Louisville Metro Government is being asked to reconsider its decision to tear down a nearly century-old building that was once part of the Camp Zachary Taylor military training facility.
Preservationists and others met with city officials Tuesday to talk about the structure.
David Wilding of Louisville Metro Parks pointed out water damage that has led to the closure of the maintenance barn at Joe Creason Park, across from the Louisville Zoo. Wilding led visitors on a tour of the vacant building, now surrounded by a chain-link fence. He said the damage has made it unsafe and 70 maintenance workers have been moved to other buildings.
The structure, originally called the Motor School Garage, was built in late 1918 as part of the sprawling Camp Taylor facility. That’s where more than 100,000 young men underwent training before shipping out to Europe to fight in World War One.
Earlier this month, Metro Parks announced that the deteriorating structure would be demolished.
That came as a surprise to Ken Maguire with the Camp Zachary Taylor Historical Society, who’s leading an effort to save the building.
“As far as we know, this is one of the last surviving buildings in the United States of this type, and it’s certainly the last building that was ever built at Camp Taylor,” Maguire said.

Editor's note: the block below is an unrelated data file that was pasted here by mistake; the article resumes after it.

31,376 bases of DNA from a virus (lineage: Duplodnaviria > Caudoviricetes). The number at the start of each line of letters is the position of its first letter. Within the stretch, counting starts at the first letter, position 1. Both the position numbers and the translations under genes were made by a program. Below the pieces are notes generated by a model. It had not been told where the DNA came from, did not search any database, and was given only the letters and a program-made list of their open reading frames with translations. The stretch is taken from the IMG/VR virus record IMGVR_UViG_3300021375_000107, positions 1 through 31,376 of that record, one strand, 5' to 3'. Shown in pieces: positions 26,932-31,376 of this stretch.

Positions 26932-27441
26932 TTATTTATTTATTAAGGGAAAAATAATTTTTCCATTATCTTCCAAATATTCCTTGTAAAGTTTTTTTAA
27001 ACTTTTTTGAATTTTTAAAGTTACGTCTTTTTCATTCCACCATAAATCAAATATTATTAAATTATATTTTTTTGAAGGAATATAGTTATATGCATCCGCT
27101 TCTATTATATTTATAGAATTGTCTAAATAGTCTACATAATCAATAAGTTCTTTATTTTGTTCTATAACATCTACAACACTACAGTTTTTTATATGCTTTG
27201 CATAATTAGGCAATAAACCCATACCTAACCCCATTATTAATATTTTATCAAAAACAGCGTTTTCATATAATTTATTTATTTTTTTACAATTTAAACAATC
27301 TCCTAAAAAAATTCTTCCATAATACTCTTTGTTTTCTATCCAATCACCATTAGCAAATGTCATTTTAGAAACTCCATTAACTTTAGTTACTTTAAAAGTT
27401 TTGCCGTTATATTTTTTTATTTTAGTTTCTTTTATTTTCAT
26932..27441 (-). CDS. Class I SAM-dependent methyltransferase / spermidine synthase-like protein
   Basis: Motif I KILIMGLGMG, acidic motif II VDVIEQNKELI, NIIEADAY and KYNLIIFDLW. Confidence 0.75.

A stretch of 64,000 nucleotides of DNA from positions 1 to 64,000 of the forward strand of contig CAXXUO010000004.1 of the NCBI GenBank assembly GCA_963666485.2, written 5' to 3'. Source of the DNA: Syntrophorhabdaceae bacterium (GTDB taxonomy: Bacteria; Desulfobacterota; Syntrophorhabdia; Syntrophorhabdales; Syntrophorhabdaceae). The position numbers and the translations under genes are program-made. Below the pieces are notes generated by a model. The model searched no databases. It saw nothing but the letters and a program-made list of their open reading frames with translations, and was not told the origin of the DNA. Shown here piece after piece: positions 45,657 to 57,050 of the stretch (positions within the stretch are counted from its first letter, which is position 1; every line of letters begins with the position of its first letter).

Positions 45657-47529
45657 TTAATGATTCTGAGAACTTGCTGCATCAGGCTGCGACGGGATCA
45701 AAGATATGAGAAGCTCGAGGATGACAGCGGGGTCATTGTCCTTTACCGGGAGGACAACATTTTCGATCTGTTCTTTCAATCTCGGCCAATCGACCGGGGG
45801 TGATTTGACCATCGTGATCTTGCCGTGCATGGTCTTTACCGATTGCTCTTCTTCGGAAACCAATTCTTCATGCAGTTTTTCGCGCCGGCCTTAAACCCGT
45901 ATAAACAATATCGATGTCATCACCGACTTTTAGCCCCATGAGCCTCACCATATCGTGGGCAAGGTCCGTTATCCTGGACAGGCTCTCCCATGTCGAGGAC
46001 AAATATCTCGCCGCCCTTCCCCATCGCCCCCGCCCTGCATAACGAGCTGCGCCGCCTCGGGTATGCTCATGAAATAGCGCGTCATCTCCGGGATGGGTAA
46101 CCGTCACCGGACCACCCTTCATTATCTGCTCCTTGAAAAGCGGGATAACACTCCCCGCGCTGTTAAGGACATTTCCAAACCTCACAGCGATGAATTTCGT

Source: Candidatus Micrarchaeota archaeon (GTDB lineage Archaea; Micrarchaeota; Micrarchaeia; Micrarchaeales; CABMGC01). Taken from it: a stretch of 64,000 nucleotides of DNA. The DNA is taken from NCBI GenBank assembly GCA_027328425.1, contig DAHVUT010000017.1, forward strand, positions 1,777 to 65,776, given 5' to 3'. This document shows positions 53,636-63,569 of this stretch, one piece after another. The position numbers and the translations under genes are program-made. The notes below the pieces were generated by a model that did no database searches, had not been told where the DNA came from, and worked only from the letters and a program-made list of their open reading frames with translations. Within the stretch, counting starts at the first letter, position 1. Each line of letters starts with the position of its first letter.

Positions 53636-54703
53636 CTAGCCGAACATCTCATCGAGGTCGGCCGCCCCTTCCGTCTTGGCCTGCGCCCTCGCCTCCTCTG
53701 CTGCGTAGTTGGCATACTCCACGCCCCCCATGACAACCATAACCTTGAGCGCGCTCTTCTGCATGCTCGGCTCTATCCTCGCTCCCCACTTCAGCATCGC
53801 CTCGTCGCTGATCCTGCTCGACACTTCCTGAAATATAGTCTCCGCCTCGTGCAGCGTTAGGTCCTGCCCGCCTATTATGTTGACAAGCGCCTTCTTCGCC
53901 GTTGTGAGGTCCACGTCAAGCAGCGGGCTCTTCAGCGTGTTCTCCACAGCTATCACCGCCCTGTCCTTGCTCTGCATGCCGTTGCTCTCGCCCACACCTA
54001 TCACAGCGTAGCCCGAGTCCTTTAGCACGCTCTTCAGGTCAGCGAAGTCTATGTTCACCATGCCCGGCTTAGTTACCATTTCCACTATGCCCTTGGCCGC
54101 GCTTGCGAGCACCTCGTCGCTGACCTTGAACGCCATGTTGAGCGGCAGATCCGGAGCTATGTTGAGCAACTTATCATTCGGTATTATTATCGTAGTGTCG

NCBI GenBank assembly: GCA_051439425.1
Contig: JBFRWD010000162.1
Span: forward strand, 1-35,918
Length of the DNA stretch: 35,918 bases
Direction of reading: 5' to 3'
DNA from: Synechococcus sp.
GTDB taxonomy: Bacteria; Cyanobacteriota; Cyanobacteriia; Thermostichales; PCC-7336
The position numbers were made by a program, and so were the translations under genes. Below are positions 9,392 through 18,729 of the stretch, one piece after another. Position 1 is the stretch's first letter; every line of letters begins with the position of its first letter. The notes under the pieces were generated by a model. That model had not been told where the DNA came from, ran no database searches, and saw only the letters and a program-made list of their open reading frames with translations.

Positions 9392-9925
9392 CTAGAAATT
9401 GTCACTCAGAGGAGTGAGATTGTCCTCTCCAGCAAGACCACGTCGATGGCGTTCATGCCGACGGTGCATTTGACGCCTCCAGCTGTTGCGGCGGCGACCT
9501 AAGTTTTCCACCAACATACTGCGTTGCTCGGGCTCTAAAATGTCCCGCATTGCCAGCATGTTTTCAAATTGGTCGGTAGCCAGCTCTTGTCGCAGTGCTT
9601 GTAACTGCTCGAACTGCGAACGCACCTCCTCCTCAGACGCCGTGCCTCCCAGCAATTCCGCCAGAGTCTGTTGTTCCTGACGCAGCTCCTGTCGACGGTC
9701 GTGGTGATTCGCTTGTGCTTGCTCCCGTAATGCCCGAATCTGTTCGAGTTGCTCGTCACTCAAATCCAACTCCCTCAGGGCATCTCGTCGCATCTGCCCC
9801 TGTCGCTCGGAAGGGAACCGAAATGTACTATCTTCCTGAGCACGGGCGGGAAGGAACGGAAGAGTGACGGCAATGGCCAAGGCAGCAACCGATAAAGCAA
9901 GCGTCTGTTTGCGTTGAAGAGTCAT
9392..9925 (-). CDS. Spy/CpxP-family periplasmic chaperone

Metro Parks officials want to tear down the garage and replace it with a new facility, at a cost of more than $2.5 million. They say while they do appreciate the building’s history, it would cost at least $1 million just to make it stable.
Heather French Henry with the Kentucky Department of Veterans Affairs said she hopes they can find a way to involve the public in commemorating the building’s role in history.
“It is so beautiful on the inside, it’s a shame that the public can’t see more of it.” she said. ” No one really is alive anymore to remember World War One. We have no World War One veterans left, so no one’s service should be forgotten and these facilities should not be forgotten.”
Metro Councilman Pat Mulvihill, whose district includes Joe Creason Park, said he hopes a compromise can be reached.
“I think we want to do everything we can to have some — if not all — of the history preserved here with the building,” he said.
Metro Parks officials and those who want to save the building will meet again in September to discuss what to do next.